George Orwell’s ‘Shooting an Elephant’ (Orwel, 1936) represents a number of strangers being involved in a combined encounter. The situation throughout the essay represents the unjust British occupation of Burma, the hatred towards him as a British officer and the elephant symbolising the British. The part of the text chosen clearly exemplifies how a forced duty can lead to hatred. The text chosen displays that he is forced to encounter the Burmese people yet they despise him. Although the encounter with the Burmese improves with the arrival of the elephant, Orwell still has a sense of isolation. Throughout the text Orwell questions the presence of the British in the East exploring that the encounter with the Burmese should not have took place.
The author is introduced as a police officer who is sympathetic to the Burmese people. This is not a rare feeling among off duty British police officers according to Orwell. Ironically, the people hate Orwell, because he is a police officer and a representation of the British. It is clear the Burmese don’t like Europeans. Orwell says a European woman would probably get spit on if she was alone at the markets. This hate is understandable, because the Burmese people were conquered. This resentment is transferred to Orwell in verbal abuse on the street and physical abuse on the football field. This is interesting because even before the elephant Orwell is conflicted with his role and his beliefs.
George Orwell was an iconic author, novelist, and essayist known by his opposition to both social injustice and totalitarianism. In his essay “Shooting an Elephant”, Orwell writes about an event that opened his eyes to the societal dangers of imperialism and the social injustices therein. Orwell begins by explaining his position as a sub-divisional police officer in Burma, a British colony. He goes on to explain that the British are hated by the village natives, and it is a common practice for natives to mistreat them. Orwell expresses that he recognizes the evil of imperialism, hates his job, and does not believe in the oppression of the Burmese. While on duty, Orwell receives word of an elephant that had broken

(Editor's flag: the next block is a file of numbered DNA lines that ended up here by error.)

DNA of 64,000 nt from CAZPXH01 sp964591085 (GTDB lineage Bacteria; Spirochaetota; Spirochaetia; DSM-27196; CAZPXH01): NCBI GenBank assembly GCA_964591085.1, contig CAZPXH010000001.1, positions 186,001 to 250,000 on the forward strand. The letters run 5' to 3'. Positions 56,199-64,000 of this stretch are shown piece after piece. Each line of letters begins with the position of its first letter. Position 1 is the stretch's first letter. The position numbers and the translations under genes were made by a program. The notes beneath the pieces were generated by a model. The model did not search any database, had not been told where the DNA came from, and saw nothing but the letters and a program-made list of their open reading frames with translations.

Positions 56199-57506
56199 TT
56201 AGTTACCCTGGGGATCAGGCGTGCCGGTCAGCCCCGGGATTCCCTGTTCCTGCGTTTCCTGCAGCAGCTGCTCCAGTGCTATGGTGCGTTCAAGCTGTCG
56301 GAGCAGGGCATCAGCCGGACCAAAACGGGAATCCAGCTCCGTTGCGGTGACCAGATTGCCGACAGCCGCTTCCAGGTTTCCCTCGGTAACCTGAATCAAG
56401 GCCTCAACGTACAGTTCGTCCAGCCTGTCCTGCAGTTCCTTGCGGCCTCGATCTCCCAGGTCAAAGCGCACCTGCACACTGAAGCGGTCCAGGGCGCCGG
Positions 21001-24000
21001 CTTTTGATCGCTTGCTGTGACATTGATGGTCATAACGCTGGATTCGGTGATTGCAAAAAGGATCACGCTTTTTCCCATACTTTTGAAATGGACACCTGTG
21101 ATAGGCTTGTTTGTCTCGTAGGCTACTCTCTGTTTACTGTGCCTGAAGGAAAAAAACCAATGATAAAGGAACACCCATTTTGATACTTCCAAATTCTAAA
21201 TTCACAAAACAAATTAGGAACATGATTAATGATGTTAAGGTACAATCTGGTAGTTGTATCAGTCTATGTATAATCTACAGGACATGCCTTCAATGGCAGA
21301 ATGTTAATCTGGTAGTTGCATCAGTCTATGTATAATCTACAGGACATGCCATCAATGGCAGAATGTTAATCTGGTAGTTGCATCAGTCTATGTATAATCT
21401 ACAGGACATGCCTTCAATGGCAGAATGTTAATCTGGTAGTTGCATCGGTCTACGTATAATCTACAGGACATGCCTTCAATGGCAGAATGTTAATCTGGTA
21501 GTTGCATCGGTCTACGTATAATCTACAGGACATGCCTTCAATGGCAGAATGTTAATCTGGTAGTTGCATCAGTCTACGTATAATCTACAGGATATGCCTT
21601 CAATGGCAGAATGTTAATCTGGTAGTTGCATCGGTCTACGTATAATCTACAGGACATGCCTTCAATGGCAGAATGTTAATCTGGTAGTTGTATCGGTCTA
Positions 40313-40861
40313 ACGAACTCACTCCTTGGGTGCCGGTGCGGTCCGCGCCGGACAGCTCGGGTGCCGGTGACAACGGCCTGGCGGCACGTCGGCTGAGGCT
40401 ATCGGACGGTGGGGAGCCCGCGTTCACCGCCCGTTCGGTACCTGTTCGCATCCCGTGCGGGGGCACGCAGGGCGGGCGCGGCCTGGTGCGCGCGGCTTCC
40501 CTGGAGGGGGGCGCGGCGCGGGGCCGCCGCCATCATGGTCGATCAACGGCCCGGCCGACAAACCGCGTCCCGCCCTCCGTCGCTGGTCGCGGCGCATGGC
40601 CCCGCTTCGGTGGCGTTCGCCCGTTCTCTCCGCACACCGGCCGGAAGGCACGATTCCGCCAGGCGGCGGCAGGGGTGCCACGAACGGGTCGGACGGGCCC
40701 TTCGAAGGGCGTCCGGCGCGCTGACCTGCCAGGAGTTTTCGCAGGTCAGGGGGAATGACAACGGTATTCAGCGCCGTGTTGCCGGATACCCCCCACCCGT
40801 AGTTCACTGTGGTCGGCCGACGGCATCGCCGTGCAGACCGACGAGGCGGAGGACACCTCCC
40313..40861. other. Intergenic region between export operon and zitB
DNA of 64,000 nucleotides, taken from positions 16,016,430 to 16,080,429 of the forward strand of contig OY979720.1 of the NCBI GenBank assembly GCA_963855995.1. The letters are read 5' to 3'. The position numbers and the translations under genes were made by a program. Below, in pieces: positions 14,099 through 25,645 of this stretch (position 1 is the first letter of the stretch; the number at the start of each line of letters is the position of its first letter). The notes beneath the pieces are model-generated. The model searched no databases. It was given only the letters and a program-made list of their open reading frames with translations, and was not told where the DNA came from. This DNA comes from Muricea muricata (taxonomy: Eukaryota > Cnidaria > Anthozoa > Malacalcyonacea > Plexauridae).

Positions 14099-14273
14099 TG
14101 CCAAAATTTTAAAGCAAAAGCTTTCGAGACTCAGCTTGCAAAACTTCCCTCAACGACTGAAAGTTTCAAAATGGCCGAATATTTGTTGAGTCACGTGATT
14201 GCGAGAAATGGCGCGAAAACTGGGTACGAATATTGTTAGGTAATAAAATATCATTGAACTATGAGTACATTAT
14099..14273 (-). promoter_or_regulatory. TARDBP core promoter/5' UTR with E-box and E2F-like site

Well known author and journalist, George Orwell, in his essay, Shooting an Elephant, describes his experiences as a Policeman in Moulmein, Burma during European Imperialism. Orwell’s purpose is to convey the ideal that what is right and what is accepted don’t always align. He adopts a remorseful tone in order to convey to the reader the weight of his actions. By looking at George Orwell’s use of imagery and figurative language, one can see his strongly conflicting opinions on Imperialism.
The short essay Shooting an elephant is based off of Orwell’s personal experiences. In the essay, Orwell starts off being quite frank with the readers by revealing some of the uglier aspects of the British Empire. He gives visuals of the jails acting as cages trapping people. He also mentions the anti-British feelings among the population. This is a layered essay; the first layer is Orwell’s story about his feeling of shooting an elephant during his time in Burma as an officer. The underlining point of the essay is about imperialism itself and the brad contradictions it makes. Orwell understands their feelings since the British invaded and destroyed their homes and life’s. “In a job like that you see the dirty work of Empire at close quarters.” (Orwell, Shooting an
“Shooting an Elephant” is a short anecdote written by George Orwell. The story depicts a young man, Orwell, who has to decide whether to bend the rules for his superiors or to follow his own path. George Orwell works as the sub-divisional police officer of Moulmein, a town in the British colony of Burma. He, along with the rest of the English military are disrespected by the Burmese due to the English invading their territory and taking over. Over time, Orwell, the narrator, has already begun to question the presence of the British in the Far East. He states, theoretically and secretly, he was “all for the Burmese and all against their oppressors, the British.” Orwell describes himself as “young and ill-educated,” bitterly hating his job. Orwell uses powerful imagery and diction to convey a depressing and sadistic tone to the story. At the end of the story, he faces a dilemma: to kill the elephant or not.